What are your financial goals? Are you the type of person that rises to the challenge?

This post was written by Corey, a staff writer from 20’s Finances.

Money

AUTHOR Derek

My name is Derek, and I have my Bachelors Degree in Finance from Grand Valley State University. After graduation, I was not able to find a job that fully utilized my degree, but I still had a passion for Finance! So, I decided to focus my passion in the stock market. I studied Cash Flows, Balance Sheets, and Income Statements, put some money into the market and saw a good return on my investment. As satisfying as this was, I still felt that something was missing. I have a passion for Finance, but I also have a passion for people. If you have a willingness to learn, I will continue to teach.

20 Comments

  1. Right now my main financial goal is to save money so when my girlfriend and I eventually get married I fan help her attack her massive student loans. Once we are done with that we will have to come up with more goals. My longest term goal is ensuring I have enough money for retirement.

    • Hopefully you’ll be able to take care of that debt soon after the wedding. If it drags on for a couple of years, it’s pretty easy to get bitter about it – especially since it wasn’t really yours to begin with.

  2. My financial goals are to pay off debt, start saving for retirement, and save up for my wedding so my parents don’t have to deal with the burden of the large expense. I think having goals is extremely important because otherwise it’s just too easy to pay little attention to your finances – only to wonder later why you wasted years of potential debt payoff and savings.

    • That’s exactly what I experienced. It just helps you tell what to do with your money.

  3. It’s not only important to set incremental financial goals but also to celebrate each milestone. For example, set a goal to save $5000 by December 2012 and tell yourself that you will spend $1000 for a nice one week vacation to celebrate.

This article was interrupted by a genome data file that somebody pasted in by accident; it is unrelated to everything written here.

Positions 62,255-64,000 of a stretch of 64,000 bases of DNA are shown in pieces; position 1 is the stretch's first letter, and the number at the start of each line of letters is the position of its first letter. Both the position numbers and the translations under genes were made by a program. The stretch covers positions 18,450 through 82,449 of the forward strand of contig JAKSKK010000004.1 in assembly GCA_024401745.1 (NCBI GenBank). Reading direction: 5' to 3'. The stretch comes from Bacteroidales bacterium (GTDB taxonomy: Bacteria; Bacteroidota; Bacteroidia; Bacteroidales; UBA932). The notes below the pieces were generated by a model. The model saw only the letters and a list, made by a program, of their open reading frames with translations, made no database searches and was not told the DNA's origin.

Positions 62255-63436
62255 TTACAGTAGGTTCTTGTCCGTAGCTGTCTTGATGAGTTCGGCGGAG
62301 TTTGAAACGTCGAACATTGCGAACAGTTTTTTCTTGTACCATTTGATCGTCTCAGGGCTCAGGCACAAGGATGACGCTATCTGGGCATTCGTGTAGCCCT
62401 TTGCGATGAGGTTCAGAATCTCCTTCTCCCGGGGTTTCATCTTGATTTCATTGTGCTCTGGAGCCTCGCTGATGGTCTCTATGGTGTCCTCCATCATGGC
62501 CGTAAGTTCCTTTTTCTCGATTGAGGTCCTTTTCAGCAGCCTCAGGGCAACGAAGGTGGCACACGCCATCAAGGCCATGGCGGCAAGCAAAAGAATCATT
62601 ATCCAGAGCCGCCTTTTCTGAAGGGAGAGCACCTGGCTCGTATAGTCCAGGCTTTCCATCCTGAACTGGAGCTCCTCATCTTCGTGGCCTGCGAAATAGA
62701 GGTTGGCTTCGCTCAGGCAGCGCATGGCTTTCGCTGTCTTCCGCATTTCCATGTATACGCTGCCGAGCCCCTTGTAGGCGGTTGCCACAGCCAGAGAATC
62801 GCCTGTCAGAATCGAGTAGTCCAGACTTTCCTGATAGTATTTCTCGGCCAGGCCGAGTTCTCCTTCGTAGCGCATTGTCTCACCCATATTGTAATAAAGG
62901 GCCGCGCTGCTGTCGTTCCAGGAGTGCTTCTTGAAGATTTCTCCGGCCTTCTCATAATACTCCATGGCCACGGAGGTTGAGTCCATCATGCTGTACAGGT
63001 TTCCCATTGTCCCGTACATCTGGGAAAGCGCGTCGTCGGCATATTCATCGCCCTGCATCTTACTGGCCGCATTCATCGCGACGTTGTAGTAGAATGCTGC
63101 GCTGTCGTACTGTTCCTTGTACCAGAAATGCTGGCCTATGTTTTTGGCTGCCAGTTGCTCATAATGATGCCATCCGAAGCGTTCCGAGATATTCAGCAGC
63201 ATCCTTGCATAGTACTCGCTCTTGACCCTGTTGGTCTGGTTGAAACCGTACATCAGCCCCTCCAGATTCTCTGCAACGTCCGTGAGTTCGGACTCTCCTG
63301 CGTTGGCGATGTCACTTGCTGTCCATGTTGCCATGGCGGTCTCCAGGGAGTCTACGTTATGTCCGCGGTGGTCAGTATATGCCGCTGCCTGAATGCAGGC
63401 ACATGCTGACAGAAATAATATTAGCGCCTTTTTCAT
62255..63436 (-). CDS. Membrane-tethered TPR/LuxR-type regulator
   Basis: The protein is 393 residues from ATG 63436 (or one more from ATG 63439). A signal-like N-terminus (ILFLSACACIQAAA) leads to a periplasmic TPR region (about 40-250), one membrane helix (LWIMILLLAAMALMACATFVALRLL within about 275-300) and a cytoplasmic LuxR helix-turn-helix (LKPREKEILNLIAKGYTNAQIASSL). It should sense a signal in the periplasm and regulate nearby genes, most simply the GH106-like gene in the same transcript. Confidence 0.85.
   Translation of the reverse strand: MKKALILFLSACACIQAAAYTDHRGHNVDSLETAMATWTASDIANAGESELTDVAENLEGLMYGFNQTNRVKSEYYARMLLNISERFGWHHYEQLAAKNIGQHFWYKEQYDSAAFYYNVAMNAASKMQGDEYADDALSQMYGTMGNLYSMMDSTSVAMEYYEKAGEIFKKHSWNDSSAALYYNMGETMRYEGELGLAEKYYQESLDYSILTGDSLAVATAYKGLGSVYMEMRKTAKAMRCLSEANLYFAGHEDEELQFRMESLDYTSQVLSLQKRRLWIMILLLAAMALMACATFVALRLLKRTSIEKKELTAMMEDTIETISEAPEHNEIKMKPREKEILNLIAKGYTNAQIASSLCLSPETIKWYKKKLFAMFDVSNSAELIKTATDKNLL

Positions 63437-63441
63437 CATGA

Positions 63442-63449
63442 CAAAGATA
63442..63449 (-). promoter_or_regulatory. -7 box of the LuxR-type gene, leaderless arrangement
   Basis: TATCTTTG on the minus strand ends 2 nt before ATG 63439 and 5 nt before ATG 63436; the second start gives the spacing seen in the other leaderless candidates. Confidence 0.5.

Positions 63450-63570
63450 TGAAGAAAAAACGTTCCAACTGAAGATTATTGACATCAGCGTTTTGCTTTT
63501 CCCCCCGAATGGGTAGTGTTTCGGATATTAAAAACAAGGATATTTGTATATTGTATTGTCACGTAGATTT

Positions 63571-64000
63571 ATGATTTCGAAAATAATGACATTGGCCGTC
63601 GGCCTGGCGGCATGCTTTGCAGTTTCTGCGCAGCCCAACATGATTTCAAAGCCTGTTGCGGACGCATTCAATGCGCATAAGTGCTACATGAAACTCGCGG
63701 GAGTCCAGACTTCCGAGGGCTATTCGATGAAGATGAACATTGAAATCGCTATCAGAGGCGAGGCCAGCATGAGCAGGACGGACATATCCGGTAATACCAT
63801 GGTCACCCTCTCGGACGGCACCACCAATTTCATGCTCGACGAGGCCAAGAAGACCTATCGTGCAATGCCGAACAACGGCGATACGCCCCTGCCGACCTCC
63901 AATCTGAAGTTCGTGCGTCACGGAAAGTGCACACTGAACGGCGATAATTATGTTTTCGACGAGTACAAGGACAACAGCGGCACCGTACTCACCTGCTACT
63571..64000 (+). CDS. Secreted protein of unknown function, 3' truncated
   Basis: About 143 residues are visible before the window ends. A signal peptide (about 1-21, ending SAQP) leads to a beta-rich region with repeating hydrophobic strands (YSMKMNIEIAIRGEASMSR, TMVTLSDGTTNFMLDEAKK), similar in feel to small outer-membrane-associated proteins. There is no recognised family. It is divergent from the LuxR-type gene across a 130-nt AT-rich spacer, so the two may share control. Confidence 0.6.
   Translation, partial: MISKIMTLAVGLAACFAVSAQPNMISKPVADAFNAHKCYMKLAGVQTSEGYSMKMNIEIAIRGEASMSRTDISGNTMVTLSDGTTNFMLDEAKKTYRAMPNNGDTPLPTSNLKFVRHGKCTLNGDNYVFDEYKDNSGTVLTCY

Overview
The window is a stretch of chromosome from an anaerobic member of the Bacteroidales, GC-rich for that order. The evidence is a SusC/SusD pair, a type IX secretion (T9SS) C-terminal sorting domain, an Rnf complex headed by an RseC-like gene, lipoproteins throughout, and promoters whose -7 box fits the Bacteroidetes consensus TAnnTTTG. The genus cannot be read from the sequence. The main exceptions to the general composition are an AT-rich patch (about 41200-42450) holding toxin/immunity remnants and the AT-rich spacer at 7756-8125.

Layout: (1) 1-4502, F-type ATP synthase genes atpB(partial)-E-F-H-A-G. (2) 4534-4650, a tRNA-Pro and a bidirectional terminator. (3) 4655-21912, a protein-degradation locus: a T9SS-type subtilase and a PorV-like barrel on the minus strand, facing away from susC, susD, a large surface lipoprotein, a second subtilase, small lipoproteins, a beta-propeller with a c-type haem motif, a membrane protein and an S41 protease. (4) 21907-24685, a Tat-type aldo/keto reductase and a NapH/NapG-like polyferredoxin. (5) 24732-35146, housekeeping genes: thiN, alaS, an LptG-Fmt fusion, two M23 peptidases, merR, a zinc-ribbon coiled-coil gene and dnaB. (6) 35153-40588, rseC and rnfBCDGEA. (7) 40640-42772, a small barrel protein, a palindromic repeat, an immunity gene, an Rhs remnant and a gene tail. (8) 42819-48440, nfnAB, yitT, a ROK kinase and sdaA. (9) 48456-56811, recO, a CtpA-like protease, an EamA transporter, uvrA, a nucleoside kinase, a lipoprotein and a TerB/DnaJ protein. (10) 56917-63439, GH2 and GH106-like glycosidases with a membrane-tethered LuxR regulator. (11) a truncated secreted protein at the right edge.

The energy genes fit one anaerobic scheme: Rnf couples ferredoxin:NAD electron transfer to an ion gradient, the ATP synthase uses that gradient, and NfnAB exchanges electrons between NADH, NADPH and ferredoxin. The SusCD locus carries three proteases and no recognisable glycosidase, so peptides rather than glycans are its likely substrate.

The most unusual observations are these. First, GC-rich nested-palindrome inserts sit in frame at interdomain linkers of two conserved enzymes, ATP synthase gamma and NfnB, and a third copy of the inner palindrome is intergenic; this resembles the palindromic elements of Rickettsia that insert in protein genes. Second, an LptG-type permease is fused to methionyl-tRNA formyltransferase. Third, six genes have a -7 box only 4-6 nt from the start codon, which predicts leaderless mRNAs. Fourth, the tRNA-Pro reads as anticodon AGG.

4. I find I always achieve my goals once they are set. I love accountability.

    • Nice! Sounds like someone knows how to ‘get ‘er done’. 😉

  5. My finicaial goals are to pay for my wedding/honeymoon without incuring any debt and pay off some of my debt before the wedding. I have goals set on the debt payoffs so I can “celebrate” and make sure I’m on track.

    • Good for you bogofdebt! Paying off your debt is no easy task, but once it’s gone you’ll feel that weight lift up off your shoulders! Good luck!

  6. I find I have more business goals at the moment than financial goals. Although, financial goals are part of those business goals.

    Even though making money can, in some cases, be a curse, I prefer to increase my income rather than reduce expenses.

    Trying to find a balance.

    • There’s nothing wrong with increasing your income, but just be sure not to inflate your lifestyle. Sometimes, that’s incredibly easy to do without even realizing it! Heck, I’m still fighting it!

  7. Financial goals are really important and we should be aware with it.. Our finances play a major role in our life as an individual especially as a parent..

    • They sure are. Without goals, debts would probably never get paid off and retirement funds would never even be opened. This is the reason why there’s so many elderly people that need to keep working until they no longer can!

  8. I’ve been reading a few books lately about habit, motivation and so on. It’s amazing how just having goals makes you more likely to succeed.

    Simply just defining them.

    It’s scary how many people miss out on the easy steps.

    • Very true Alex. Just by having a few goals, you’d be more likely to succeed than most people that never define them. It’s a very powerful thing.

  9. Outside of paying thousands of dollars for Christian education each year, my wife and I have the goal to finish our mortgage before our second son gets to high school – 3 years from now.

    • You can do it! Just increase your income and reduce some expenses. Maybe we could challenge each other since my wife and I have the same goal with a similar timeline. We have about $61,500 left to pay and plan to get rid of it in the next 3 years.